- Fundamental Russian traditions of environmental adaptation have been forcibly eroded. The campaign against “unpromising villages” wrecked the traditional Russian network of settlements. A total hyper-urbanisation that went hand in hand with the destruction of villages, towns, cemeteries, and churches led to the shrinkage of family memories to three generations at most.
Solving these problems is paramount for the Russian Federation as a state. The very existence of the state is dependent on the direction of the activity and energy of the Russians. A decline of that energy immediately leads to obvious signs of state collapse. Conversely, a growth in Russian activity, as happened in 2014, brought Russia back to being a Great Power. While discussing the “Russian question”, we speak of either unity and development, or the collapse and degradation of Russia as a state.
The cohesion of the Russians and the Russian state is the principal guarantee of Russia’s territorial integrity. The Russian people, Russian culture, and the Russian language have always been and still remain the main factor of Russia’s unity. Regarding such remote enclave or semi-enclave territories as Kaliningrad Oblast, the Crimea, Sakhalin, or the Kuril Islands, their unity with Russia is mainly sustained by the virtue of them being populated mostly by Russians, and moreover, Russians with a heightened ethnic awareness of living at the “frontier”. If not for this “Russian factor”, had everything been dependent only on geopolitics and geography, those territories would have been irrevocably lost during the early 1990s crisis.
Incidentally, even though Kaliningrad is the most “recent” Russian territory, it has stronger ties to the country than many 19th century acquisitions. This is due to it being populated almost exclusively by Russians. We can state with utmost certainty that the level of a particular region’s integration into Russia, its level of compliance with federal laws and regulations, is directly tied to the percentage of Russians in the area. Regions where their numbers are insufficient tend to become ground zero for interethnic conflicts, terrorism, radicalism, and more or less overt separatist propaganda.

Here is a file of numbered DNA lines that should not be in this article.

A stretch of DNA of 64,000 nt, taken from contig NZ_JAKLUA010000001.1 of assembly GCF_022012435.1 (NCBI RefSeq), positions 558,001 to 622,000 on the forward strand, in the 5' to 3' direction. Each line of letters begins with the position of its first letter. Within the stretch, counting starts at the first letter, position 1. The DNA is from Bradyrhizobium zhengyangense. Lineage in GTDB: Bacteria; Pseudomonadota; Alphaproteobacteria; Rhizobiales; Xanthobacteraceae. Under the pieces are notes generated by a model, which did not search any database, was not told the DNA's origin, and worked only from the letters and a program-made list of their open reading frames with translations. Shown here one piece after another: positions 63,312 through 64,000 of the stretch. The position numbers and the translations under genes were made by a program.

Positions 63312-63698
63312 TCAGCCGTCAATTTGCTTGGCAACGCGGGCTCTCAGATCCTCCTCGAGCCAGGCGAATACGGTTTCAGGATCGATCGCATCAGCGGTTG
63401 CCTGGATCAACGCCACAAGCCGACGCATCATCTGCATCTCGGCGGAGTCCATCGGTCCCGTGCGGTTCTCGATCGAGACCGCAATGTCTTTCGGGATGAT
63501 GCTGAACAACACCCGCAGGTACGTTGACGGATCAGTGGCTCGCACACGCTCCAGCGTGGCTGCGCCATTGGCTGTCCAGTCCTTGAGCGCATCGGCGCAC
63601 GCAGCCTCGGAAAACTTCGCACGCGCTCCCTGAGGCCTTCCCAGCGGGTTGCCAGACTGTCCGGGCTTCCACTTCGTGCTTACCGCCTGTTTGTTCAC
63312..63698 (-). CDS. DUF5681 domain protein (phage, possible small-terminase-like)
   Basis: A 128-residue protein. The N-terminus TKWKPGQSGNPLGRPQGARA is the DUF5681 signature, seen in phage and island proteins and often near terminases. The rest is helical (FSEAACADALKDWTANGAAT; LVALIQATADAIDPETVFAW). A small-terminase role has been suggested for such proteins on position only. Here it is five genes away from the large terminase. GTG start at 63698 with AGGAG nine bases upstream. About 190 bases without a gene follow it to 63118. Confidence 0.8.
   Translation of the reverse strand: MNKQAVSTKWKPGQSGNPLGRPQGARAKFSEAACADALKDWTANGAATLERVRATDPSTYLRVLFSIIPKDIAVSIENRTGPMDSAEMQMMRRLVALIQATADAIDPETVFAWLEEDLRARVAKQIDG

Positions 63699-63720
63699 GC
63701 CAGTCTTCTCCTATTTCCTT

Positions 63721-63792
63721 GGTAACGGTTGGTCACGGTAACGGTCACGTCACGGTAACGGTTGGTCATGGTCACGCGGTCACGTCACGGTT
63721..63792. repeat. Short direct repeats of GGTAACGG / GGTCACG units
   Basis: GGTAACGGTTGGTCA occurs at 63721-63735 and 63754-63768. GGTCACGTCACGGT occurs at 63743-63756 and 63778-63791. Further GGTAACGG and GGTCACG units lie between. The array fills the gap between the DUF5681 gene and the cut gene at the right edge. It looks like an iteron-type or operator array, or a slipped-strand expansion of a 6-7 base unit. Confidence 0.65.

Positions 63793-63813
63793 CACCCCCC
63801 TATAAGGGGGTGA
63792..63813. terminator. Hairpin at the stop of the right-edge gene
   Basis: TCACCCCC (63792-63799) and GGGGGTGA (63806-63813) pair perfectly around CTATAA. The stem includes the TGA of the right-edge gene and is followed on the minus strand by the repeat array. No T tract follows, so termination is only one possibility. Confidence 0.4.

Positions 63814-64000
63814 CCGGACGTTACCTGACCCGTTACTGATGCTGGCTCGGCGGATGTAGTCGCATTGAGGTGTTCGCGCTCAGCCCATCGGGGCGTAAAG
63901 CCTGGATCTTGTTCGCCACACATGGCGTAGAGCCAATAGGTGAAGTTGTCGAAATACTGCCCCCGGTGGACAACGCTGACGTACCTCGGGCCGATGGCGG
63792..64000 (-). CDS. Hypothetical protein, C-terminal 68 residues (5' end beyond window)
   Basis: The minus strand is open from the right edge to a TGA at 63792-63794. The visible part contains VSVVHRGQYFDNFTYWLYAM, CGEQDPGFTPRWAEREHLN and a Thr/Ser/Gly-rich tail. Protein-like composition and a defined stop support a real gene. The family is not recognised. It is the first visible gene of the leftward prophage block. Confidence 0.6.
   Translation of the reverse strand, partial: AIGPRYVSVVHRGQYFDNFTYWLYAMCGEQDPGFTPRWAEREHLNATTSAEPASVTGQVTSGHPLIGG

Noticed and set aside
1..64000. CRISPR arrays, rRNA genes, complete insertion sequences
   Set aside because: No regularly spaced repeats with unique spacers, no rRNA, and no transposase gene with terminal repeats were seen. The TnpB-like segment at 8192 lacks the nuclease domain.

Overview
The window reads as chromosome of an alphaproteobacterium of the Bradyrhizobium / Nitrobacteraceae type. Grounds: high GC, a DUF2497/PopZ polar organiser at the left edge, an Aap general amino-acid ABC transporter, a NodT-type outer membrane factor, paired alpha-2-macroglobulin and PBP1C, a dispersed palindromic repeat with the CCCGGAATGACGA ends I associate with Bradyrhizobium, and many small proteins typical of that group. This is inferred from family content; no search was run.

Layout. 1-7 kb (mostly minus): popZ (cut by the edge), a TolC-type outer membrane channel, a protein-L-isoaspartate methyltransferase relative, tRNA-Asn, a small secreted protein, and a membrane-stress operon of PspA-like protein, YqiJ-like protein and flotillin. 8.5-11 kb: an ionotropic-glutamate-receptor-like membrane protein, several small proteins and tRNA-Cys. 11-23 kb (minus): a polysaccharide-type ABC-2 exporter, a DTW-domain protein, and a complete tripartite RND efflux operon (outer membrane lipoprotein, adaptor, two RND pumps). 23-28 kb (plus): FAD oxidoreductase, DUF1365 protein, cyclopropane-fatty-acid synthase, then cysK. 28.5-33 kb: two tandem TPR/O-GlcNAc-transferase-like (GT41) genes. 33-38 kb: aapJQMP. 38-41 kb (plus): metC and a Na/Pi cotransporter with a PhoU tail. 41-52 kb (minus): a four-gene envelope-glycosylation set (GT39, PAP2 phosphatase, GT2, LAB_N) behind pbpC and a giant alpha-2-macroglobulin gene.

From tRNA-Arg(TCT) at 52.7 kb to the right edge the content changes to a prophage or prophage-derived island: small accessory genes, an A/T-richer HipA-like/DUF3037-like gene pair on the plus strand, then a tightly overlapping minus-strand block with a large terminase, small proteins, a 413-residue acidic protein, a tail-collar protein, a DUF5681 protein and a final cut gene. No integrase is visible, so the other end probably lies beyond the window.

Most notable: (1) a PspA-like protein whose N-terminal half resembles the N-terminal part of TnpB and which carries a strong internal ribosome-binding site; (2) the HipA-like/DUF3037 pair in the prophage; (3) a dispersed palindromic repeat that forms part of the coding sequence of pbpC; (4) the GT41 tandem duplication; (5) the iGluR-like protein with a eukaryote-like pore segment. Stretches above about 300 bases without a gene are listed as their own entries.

Map of ethnic Russian percentage in Russia (via Seva Bashirov).
It is imperative to emphasise a very strong link between ethnic Russian presence and traditionally practised Orthodoxy. Orthodoxy is effectively an alternate form of Russian ethnic presence, and by and large an analogue to Russianness. We could delineate the following three types of Russian regions:
- Regions dominated by the ethnic Russian population and Orthodoxy. Their integration is near-absolute;
- Regions with a non-dominant ethnic Russian presence, but with a dominant Orthodox tradition. There, integrating factors prevail over disintegrating ones;
- Regions with a low Russian and Orthodox presence. In these regions, the level of disintegration is so high that its containment requires special political (and sometimes law enforcement) measures.